As noted here earlier this week, the BBC’s reporting on the October 3rd terror attack near Lions Gate in Jerusalem not only prompted protest on social media but was also the subject of official complaints and coverage in the media. Unusually, two Israeli media organisations also produced opinion pieces on the topic.
The Jerusalem Post published an op-ed titled “BBC bias” on October 6th.
“The BBC website headline announced: “Palestinian shot dead after Jerusalem attack kills two.”
The BBC didn’t note that the murderer was shot in the midst of his killing spree. The BBC left it unclear who killed whom and who the “killed two” (mentioned in the passive voice) were. After repeated complaints, the phrasing was changed three times – yet in all the truth remained obfuscated.
Significantly, the BBC never apologized.
Its conduct was worse than al-Jazeera’s, whose re-cap was only slightly less misleading: “Palestinian shot dead after fatal stabbing in Jerusalem; 2 Israeli victims also killed.”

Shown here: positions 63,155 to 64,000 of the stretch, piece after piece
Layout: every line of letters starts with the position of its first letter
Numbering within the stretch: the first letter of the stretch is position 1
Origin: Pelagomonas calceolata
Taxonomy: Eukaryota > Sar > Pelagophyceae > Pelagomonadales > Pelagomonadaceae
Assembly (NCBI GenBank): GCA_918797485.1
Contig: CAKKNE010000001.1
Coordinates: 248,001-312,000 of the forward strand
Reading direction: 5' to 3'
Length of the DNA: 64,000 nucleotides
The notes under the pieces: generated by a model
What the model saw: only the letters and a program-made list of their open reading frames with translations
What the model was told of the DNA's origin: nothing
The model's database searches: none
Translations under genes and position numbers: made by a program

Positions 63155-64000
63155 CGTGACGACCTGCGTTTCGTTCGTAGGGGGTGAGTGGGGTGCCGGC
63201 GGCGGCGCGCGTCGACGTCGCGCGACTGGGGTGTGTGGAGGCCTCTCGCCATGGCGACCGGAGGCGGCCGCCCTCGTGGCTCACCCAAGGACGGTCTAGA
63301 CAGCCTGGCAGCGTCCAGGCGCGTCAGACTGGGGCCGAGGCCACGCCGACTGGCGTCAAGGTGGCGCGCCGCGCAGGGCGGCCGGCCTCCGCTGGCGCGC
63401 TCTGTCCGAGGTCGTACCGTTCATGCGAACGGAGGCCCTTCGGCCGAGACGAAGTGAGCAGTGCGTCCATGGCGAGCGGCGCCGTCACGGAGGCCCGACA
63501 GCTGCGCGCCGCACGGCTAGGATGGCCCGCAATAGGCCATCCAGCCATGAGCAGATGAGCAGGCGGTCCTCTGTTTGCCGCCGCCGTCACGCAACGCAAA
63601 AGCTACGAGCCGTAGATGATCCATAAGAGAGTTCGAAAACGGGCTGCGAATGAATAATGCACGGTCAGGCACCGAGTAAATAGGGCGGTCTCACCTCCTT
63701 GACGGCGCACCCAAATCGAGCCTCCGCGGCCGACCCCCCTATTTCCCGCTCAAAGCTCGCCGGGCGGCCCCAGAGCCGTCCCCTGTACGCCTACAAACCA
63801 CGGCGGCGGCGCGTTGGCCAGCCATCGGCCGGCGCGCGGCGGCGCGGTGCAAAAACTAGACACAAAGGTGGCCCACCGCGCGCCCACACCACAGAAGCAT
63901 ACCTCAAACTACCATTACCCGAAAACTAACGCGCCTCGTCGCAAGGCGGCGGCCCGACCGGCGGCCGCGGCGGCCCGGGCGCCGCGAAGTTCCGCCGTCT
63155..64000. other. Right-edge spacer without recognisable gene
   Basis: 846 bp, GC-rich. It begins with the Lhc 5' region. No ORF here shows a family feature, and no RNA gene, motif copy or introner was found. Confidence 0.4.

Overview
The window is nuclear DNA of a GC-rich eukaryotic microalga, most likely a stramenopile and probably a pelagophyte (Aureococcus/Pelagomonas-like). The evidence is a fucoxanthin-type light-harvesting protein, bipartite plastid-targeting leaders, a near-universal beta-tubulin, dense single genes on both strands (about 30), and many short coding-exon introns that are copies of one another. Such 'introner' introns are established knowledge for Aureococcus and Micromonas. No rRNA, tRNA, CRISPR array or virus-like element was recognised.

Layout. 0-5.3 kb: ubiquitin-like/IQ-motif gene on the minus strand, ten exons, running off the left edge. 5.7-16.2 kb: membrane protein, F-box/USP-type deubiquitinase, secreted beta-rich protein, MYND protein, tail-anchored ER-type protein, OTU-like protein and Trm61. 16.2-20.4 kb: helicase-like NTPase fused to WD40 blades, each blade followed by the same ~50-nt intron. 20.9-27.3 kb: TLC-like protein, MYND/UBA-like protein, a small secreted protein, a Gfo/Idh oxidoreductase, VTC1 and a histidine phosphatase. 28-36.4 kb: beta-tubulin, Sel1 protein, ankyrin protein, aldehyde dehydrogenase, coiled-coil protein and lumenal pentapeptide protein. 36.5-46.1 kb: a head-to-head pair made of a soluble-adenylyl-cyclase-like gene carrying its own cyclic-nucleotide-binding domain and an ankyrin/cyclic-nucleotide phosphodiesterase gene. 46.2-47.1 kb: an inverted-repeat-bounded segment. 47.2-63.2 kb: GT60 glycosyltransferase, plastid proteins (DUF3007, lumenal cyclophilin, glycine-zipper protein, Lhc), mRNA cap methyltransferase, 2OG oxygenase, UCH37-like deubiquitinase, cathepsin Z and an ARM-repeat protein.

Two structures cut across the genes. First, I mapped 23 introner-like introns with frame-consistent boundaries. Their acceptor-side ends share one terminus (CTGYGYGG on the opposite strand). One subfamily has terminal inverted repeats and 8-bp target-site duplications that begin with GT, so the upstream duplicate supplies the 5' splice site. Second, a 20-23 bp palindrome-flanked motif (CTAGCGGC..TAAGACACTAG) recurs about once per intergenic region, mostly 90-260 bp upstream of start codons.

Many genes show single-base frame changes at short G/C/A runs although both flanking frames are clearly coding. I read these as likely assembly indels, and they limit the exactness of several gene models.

Clearly we expect less of the Qatar-based network than of the London one. Yet, unlike the BBC, al-Jazeera apologized and revised the headline to read, “Two Israelis killed in stabbing attack; Palestinian suspect shot dead.””
Read the rest of that piece here.
“It’s happened. The BBC, the pinnacle of quality journalism, joined a string of world-renowned news networks to have grossly misreported a terror attack against Israelis. “Palestinian shot dead after Jerusalem attack kills two” read the headline on Saturday, failing to convey that the casualty was a terrorist who perpetrated a deadly stabbing and shooting attack, rather than an innocent victim.”
Considering the reports of an unofficial BBC statement attributing the offending headlines to “the mistake of a junior editor at the desk”, Halpern’s theory is interesting.
“More than latent anti-Semites, the journalists who wrote these shoddy headlines were simply ignorant. They failed to grasp the very rudimentary elements of the story, and exhibited a shocking unawareness of the general context – namely, the “most important story on earth.”
This should set the alarm bells ringing for the network executives, whether in London, Atlanta or New York. The last competitive edge that remains for big news organizations, amid a seemingly endless flow of information that the Internet provides, is their ability to separate the chaff from the wheat and tell a story that is coherent and truthful. And in these cases, they demonstrated none of that.”
Read the full article here.